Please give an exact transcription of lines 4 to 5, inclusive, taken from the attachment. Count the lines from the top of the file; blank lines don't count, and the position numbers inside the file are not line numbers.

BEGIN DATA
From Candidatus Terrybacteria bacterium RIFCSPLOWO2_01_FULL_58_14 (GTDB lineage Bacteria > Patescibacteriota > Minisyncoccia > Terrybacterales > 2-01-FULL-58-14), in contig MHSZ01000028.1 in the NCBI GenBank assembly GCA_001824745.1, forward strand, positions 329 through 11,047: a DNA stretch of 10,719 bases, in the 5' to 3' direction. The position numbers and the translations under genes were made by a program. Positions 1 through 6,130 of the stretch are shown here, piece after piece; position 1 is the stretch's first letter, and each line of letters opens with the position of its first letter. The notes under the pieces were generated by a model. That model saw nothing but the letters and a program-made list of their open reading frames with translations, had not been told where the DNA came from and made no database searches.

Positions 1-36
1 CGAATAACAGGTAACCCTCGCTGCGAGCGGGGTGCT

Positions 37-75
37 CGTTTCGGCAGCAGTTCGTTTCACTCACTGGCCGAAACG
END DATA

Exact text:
Positions 37-75
37 CGTTTCGGCAGCAGTTCGTTTCACTCACTGGCCGAAACG